Go ahead of Leafminers in your crop this season

Ornamentals Advisory Blog

The larvae of certain lepidopterous or hymenopterous insects can cause leaf mines by feeding on the mesophyll tissue middle layer of the leaf. However, the main damage caused by leaf miners are in the Agromyzidae family in the Diptera order (true flies). The most common agromyzid leaf miners of commercial significance are in the genus, Liriomyza and Phytomyza.

Liriomyza trifolii – American serpentine leafminer

Liriomyza huidobrensis – South American leafminer

Liriomyza sativae – Vegetable leafminer

Phytomyza syngenesiae – Chrysanthemum leafminer

Biology of the pests

Adult leaf miners are small (1.8 mm), yellow and black flies that are about the same size and shape as fruit flies. In contrast to shore flies, leaf miner adults are brightly colored and have clear wings. Females insert their eggs within leaves and puncture the leaf surface with the ovipositor to feed on damaged plant tissue. Larvae have three instars, forming larger mines inside the leaves as they grow. Liriomyza trifolii mines are readily observed from the top of the leaf, while Liriomyza huidobrensis mines may only be visible from the underside of the leaf. Liriomyza huidobrensis mines tend to follow the veining pattern of the leaf. after completing their feeding, larvae drop from leaves to pupate in the soil. Liriomyza trifolii can complete one generation in 14 days at 35°C and 64 days at 15°C.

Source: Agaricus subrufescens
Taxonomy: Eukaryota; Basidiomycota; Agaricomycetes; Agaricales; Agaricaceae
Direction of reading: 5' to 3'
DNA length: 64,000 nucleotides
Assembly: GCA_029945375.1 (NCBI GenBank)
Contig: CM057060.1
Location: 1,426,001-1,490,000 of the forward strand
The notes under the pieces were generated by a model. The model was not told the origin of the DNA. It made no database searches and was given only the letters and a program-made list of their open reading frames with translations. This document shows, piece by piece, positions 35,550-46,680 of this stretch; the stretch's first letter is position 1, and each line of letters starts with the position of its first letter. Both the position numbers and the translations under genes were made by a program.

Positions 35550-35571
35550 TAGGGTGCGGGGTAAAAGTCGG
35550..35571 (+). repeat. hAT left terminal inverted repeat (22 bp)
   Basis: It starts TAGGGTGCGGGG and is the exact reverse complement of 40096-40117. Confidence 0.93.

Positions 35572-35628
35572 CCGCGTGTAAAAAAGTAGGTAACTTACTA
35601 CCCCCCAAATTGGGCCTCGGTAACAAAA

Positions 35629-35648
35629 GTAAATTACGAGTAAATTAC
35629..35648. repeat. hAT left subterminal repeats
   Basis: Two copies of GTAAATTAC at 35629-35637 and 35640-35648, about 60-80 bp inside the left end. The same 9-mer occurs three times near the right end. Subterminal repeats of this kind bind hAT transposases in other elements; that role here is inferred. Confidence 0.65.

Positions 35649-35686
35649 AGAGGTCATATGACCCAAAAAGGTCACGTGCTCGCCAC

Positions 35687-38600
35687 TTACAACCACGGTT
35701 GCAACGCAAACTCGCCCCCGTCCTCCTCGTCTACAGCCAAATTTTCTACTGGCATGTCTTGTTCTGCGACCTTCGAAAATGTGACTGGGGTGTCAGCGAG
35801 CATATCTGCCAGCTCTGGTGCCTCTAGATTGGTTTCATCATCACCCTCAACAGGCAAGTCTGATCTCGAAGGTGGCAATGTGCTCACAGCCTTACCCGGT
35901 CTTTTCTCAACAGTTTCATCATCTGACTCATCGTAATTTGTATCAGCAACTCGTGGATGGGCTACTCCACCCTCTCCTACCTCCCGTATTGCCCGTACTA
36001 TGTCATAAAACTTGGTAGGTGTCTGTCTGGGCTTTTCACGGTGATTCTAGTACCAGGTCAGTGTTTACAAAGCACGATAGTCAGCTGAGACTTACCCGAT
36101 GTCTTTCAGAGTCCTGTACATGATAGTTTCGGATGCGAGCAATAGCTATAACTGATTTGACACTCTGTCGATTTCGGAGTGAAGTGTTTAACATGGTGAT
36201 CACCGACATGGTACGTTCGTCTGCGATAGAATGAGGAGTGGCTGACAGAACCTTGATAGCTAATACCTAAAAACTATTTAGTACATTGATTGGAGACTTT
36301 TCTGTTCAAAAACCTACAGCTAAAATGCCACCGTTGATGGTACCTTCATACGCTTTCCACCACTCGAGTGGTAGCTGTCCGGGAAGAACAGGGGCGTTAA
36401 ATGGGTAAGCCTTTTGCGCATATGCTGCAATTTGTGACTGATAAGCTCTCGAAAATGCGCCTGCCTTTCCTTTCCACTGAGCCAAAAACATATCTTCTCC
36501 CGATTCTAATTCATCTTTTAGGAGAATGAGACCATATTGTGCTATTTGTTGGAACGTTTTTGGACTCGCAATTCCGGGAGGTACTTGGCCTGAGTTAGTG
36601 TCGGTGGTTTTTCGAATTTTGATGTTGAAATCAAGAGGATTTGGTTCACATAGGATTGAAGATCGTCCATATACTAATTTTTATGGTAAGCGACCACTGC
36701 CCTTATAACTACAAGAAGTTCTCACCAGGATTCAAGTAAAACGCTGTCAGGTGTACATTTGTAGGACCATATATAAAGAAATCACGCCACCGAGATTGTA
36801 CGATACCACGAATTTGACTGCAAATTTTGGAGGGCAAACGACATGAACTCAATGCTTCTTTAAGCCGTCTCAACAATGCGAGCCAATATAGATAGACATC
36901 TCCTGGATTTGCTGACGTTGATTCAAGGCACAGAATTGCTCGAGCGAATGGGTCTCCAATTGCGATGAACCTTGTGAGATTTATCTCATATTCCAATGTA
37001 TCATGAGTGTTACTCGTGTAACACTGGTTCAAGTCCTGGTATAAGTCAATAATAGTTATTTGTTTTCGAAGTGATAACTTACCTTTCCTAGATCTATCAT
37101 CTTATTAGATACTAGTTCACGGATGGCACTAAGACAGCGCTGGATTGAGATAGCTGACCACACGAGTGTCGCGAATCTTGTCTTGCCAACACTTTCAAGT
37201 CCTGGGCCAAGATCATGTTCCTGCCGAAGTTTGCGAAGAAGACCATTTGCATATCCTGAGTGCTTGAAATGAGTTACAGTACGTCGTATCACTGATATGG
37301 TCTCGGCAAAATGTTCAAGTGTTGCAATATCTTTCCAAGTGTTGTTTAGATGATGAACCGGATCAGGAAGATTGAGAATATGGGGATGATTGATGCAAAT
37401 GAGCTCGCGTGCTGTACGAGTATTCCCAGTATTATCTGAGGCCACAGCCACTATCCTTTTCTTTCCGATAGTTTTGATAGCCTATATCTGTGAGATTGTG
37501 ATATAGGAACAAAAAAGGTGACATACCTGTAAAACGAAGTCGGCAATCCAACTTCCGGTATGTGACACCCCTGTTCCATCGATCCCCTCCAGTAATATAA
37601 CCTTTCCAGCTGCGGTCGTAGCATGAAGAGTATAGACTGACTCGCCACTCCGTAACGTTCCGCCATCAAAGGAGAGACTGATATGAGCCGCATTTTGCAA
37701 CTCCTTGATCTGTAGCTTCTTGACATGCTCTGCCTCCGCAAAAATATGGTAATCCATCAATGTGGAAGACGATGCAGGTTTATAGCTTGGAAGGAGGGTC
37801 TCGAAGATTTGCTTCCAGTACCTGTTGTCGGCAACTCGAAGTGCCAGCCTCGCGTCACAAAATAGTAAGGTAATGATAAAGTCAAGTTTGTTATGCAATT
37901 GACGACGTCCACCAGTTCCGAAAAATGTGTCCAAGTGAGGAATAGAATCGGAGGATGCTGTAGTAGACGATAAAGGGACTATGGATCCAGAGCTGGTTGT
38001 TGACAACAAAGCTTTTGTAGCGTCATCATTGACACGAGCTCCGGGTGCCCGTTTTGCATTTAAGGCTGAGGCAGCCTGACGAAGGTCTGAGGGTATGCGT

When populations are high, stippling, caused by females puncturing the leaves with their ovipositor to feed and lay eggs, can be serious. However, most of the damage is caused by the larval mines that detract from the aesthetic value of the crop. Excessive feeding by larvae can reduce the plant’s ability to photosynthesise and, if present in high numbers, leafminers can kill the plant. The threshold for damage will depend on the plant. Ornamentals may not be able to tolerate any leaf damage for aesthetic reasons.

Damages of Liriomyza trifolii on chrysanthemums

Floriculture Advice - Leaf miner flower crops

Leaf miner life cycle

Leaf miners overwinter, or bridge the gap between crops, as pupae in the soil. The adults, which emerge from these pupae, are small flies about 1.5 mm long. Female flies probe leaves of suitable host plants to feed themselves or to lay eggs. Round feeding marks are early indications of leaf miner activity. An excessive nitrogen level in leaves encourages egg laying. The optimum relative humidity for egg laying is between 80-90 percent. Larvae, hatching from these eggs and tunnel their way through the leaf, producing a characteristic leaf mine. The shape of the mine can sometimes distinguish the species of leaf miner, but this cannot be relied upon for identification, which requires microscopic examination of the pest.

The larvae generally exeunt the leaf to pupate, either on the leaf surface or in the top 5 cm of the soil. Larvae may also pupate in the folds of plastic lining the ground in glasshouse production.